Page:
I switched between walking around and being on the bed. I was still really happy with my own music and the TENS machine. I honestly forgot all about the hypnobirthing tracks, and I didn’t want to take the TENS machine off so didn’t end up using the shower or birth pool as I originally planned. I was calm and comfortable and that was all that mattered to me. Trent was so helpful controlling the TENS for me, bringing me cold towels and reminding me to focus on my breathing. I was visualising each surge as a wave that would build up and once it got to the strongest point I knew it was about to ease back down. This made my surges feel so much more manageable as I felt like I only really had to get through the first half then just relax out the other side. Some of my favourite affirmations were “I can do anything for one minute” and “my surges cannot be stronger than me because they are me”.
I listened to my body and started to push when I felt the urge. I had been waiting for the surges to become unbearable or to experience transition like many women describe but this never happened for me, I felt calm and in control the whole time. After over an hour of pushing in lots of different positions and obstetrician was called and I agreed to be examined again. I was told that my baby had turned posterior and I had a band of tissue/muscle holding baby back (apparently the downside of having a strong pelvic floor!) so they wanted to do an episiotomy. Suddenly the lights were switched on and the room became a lot more noisy with conversations about my progress. We declined the episiotomy and continued to advocate for why we didn’t want this kind of intervention. I wasn’t tearing and bub wasn’t distressed so we didn’t agree that it was necessary. We were sticking to the “but what if we do nothing” approach when it came to intervention, and there were no specific risks involved with me continuing naturally so that’s what I wanted to do.
Trent was getting very frustrated by the obstetrician and a different midwife coming in and completely changing the vibe. It was definitely impacting on me too as I started to feel like maybe I couldn’t push this baby out without intervention.
Trent was definitely my rock in this moment, supporting me and advocating for our wishes. This is why it’s so important for birth partners to be educated too!
The obstetrician examined me again and then held my perineum while I pushed a few more times and at 8.40pm (after more than two hours of pushing) our baby girl flew into the world happy and healthy. I am so glad I didn’t agree to the episiotomy because in the end I walked away with just a small graze and no stitches at all. I truly believe that although intervention may have helped to speed things up, my body actually needed that time to gradually stretch and avoid tearing, so speeding up the process would not have created better outcomes for anyone except the medical staff.
We hadn’t found out the gender during pregnancy but thought we were having a boy so I was in complete shock when Trent announced we had a girl! Our daughter Nora was placed straight on my chest where she stayed for about an hour. Her heart rate had been fine throughout the whole labour and she was so calm when she was born, she didn’t even cry, just laid peacefully on my chest and stared at us with her beautiful wide eyes. One of the midwives told me that babies are often calm at birth when mothers are calm during labour, so hypnobirthing supports a more positive experience for bubs too!
Delayed cord clamping was very important to us, so Nora was still attached for around 40 minutes until we could see that the cord was completely white, then the midwife clamped it and Trent cut it.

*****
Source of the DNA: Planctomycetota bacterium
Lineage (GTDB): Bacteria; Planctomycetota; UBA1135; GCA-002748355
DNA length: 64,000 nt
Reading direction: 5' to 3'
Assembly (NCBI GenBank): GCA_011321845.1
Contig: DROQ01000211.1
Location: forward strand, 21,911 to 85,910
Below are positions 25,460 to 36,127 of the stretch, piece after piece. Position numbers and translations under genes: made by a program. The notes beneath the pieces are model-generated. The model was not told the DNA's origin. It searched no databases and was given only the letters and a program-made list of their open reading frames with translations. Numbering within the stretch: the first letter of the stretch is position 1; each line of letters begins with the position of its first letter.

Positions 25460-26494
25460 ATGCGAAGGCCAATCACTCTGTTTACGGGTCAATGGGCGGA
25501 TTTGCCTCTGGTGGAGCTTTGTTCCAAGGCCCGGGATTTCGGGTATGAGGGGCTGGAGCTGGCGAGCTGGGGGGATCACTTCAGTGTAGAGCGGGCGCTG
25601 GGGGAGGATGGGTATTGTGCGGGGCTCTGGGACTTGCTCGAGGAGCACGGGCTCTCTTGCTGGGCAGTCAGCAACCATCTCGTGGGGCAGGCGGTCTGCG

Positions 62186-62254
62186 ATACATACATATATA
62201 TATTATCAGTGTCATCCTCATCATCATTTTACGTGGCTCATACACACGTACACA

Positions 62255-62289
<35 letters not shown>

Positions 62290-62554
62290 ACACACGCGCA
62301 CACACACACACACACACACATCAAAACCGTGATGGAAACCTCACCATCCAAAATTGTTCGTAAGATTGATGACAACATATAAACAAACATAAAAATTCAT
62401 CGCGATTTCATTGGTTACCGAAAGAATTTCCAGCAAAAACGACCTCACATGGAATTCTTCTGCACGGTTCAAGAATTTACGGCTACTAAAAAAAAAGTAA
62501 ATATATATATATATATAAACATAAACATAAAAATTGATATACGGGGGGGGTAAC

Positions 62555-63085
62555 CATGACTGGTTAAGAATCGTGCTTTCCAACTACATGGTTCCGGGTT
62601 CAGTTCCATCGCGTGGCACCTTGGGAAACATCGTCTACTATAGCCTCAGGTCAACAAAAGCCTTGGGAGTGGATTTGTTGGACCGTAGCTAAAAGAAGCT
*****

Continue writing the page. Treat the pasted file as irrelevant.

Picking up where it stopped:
I chose to have a physiological 3rd stage, which the hospital had previously made me sign a waiver for as it is against policy despite being a natural process. Nora was still so content on my chest but the midwife suggested I stand up to see if gravity might help my placenta along, so Trent took Nora for some skin to skin and I got up off the bed. After some standing, walking and sitting on the toilet my placenta still wasn’t coming out. As it had been over an hour and I was losing a lot of blood I consented to a syntocinon injection. A midwife gave me the injection and was still rubbing my leg when my placenta came out on it’s own, then a while later the syntocinon kicked in and I had to deal with induced contractions for no reason which was frustrating. I wish I declined the injection and let my body continue with the process naturally, but I think I was so exhausted by this point and just eager to get cleaned up and cuddle my baby.
A lovely midwife helped me shower, brought me some food and took us to the ward just after midnight. I remember still feeling so calm and being in disbelief that I had just given birth.
After always hearing how difficult, scary and painful childbirth is supposed to be, I just remember laying there thinking it was nothing like that at all.
We spent the night in hospital and after some check-ups the next day we were discharged around 2pm. The hospital did offer for me to stay another night but I was eager to get home and start our life as a family of three. I remember walking out of hospital feeling this huge sense of pride for what I had just achieved.
I want to highlight the fact that although I intended on using the Hypnobirthing tracks and having a water birth, when the time came I didn’t want to do any of these things! I just let my body and my baby guide the way and even gave birth laying on my back which I had said I never wanted to do. This is the beauty of Hypnobirthing – It gives you the tools to feel empowered and in control so you can really relax into the experience and embrace whatever path your birth takes. I think it’s so important to go with what feels right in the moment and not put any pressure on yourself to stick to a plan or fulfil your birth preferences or expectations. Instead, just embrace the process and do whatever makes you feel most comfortable. My first birth was so empowering and I really hope my story is a reminder to trust your body and be guided by your instincts. Our bodies are built for birth and it can (and should) be such a positive experience.